The Rolling Stones, Hot Rocks (1964-1971)

Phil Sutcliffe

By Phil Sutcliffe

on 04.22.11 in Reviews

Hot Rocks (1964-1971)

The Rolling Stones

Starting as the band grew out of their raw London R&B apprenticeship, Hot Rocks 'first phase gathers the early fruits of Jagger/Richards'love-hate writing partnership in combination with Brian Jones'wayward talent for shaft-of-light ideas: their mid-’60s nail-hard rock hits ("(I Can't Get No) Satisfaction" the epitome), their sulkiest, meanest working-class-boy put-downs ("Under My Thumb," with Jones on marimba) and the odd rare venture in gentleness and true romance ("Ruby Tuesday," Jones tootling a recorder).

Quite possibly the best intro to the Stones available.

But it's the second half of Hot Rocks that turned the future upside down. From late '68, while Jones faded towards tragedy, Keith Richards found an often inspired guitar foil in Mick Taylor and took his open-tuning tutorials from Ry Cooder and Gram Parsons, while the band found their most inspired producer, Jimmy Miller.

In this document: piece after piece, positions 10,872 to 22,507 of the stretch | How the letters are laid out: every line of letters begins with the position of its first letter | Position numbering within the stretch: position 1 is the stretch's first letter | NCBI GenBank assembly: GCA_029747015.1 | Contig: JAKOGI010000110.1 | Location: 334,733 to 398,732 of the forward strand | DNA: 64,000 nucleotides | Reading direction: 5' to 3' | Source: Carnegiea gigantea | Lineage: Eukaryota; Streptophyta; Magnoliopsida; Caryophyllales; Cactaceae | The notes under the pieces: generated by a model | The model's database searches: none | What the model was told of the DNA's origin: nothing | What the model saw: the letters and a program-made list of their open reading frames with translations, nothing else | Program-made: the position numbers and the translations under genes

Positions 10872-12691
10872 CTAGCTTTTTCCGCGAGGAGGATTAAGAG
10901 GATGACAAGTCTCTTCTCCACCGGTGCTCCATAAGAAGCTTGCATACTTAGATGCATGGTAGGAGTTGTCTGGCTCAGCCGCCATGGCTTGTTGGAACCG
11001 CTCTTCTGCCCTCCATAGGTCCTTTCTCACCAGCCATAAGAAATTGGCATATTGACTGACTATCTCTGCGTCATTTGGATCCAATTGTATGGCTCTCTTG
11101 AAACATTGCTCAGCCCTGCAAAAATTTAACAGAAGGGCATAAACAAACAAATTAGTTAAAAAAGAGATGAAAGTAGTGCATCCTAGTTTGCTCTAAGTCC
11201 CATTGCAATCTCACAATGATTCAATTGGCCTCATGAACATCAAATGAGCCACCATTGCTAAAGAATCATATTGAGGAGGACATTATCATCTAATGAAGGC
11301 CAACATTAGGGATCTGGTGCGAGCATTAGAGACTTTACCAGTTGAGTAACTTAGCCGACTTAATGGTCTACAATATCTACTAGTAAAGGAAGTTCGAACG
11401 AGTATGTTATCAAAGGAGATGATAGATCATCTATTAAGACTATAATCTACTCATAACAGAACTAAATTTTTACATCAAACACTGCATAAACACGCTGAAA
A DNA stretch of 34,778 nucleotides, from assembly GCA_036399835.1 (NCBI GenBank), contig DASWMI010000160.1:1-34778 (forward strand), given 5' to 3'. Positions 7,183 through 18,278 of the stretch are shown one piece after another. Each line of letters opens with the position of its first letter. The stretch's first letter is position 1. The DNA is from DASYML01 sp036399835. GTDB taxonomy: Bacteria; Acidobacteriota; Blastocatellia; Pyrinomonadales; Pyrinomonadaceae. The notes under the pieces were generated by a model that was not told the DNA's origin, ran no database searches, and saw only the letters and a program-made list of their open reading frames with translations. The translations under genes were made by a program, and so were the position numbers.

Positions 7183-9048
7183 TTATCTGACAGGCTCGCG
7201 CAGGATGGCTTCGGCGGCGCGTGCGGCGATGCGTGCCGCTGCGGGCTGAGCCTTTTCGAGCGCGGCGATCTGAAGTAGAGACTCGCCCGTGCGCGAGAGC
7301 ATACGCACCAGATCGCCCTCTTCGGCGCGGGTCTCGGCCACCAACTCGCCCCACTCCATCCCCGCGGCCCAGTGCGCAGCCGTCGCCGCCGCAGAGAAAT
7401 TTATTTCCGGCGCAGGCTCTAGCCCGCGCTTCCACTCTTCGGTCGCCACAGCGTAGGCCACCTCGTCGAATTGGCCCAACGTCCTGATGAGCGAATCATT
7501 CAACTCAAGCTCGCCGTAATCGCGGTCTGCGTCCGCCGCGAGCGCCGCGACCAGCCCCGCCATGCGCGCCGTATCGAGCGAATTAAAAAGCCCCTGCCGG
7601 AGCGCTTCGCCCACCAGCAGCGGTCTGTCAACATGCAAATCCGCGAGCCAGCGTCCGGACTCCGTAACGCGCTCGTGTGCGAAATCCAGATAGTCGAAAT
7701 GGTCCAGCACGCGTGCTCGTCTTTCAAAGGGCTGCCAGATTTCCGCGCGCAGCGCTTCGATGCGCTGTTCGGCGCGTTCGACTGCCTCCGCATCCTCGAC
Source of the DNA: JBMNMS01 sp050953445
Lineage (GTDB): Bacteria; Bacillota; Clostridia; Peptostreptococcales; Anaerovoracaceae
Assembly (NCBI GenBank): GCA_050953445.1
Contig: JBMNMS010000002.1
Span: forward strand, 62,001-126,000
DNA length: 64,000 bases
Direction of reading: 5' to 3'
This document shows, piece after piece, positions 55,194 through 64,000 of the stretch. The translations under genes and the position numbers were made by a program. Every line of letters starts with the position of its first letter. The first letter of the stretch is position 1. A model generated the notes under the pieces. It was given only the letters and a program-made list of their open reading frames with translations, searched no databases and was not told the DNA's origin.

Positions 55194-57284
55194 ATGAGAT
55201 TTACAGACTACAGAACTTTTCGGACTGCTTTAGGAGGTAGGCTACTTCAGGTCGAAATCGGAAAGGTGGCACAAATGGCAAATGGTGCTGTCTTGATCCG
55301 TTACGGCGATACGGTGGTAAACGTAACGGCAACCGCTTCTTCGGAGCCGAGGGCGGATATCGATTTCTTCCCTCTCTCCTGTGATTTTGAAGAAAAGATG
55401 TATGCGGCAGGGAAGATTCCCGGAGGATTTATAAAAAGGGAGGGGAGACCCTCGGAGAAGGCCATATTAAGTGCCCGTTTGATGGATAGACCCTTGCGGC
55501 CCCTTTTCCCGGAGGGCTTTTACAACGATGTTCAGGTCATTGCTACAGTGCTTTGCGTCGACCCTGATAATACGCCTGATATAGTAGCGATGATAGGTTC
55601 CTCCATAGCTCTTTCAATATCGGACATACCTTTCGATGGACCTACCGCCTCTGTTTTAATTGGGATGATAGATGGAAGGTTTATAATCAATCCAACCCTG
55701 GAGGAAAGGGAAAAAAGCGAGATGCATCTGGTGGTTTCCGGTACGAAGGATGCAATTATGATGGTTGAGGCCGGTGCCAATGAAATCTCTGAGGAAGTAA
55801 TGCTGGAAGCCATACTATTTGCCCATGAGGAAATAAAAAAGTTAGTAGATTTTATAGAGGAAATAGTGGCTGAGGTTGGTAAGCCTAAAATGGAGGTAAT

"Jumpin'Jack Flash" announced the change — the archaic tin-shack sound set aside for good — and every subsequent Hot Rocks track is delivered on that gutbucket rifftasmagoria they'd discovered. "Street Fighting Man," "Sympathy for the Devil," "Honky Tonk Women"… sheer heart attack. The Stones entwined ecstatic sensuality with a soured world of political and spiritual ambivalence — “just a shot away” and “just a kiss away” both (in the hippie era of love and assassinations). Really, when the intergalactic visitors ask “What's rock & roll then?” just hand them this compilation and they'll get the picture.